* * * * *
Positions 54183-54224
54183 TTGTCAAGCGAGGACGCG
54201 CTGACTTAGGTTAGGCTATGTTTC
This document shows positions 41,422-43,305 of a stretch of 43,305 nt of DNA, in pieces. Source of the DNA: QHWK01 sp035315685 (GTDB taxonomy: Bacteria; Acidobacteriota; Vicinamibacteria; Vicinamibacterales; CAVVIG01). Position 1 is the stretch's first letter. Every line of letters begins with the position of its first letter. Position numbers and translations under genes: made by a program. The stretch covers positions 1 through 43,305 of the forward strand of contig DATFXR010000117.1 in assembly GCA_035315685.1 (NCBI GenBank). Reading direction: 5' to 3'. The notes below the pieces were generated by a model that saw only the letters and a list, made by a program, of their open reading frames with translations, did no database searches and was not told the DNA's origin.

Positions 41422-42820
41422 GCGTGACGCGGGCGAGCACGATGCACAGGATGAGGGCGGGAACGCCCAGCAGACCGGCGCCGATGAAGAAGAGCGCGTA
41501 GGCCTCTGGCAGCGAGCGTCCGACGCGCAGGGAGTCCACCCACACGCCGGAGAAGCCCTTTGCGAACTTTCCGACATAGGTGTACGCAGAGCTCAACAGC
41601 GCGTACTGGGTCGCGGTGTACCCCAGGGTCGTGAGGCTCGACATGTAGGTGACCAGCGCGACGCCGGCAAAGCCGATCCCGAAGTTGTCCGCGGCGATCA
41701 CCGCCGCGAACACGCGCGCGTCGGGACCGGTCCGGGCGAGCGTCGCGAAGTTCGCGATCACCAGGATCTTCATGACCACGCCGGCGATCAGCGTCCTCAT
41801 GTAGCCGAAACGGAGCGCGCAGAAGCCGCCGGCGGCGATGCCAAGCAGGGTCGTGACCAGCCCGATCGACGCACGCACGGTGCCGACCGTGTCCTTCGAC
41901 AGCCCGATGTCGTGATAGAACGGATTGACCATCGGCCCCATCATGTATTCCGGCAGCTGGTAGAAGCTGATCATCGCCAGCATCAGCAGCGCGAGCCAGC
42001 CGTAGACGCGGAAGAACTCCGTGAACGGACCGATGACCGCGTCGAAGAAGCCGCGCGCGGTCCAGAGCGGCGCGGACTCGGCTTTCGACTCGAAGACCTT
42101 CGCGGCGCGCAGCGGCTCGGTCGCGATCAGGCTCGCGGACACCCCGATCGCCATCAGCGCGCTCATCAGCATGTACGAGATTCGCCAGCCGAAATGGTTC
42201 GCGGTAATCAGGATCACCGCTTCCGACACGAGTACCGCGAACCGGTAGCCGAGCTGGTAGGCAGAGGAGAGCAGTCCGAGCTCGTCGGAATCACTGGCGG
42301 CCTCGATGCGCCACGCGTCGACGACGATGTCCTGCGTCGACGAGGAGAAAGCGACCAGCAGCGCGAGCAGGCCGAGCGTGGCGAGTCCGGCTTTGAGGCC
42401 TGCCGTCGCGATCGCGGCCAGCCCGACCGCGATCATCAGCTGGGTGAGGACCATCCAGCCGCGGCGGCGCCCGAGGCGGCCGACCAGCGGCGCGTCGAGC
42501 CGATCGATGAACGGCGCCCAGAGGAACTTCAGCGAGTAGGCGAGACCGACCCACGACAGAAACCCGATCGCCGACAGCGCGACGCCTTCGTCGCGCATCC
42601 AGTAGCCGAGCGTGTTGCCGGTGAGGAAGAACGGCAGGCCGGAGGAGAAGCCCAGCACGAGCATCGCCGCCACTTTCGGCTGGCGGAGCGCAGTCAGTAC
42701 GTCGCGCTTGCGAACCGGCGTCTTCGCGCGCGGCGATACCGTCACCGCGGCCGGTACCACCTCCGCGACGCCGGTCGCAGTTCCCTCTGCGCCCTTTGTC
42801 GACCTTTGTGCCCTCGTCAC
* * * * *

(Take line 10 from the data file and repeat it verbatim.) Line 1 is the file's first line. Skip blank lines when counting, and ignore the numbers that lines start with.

41801 GTAGCCGAAACGGAGCGCGCAGAAGCCGCCGGCGGCGATGCCAAGCAGGGTCGTGACCAGCCCGATCGACGCACGCACGGTGCCGACCGTGTCCTTCGAC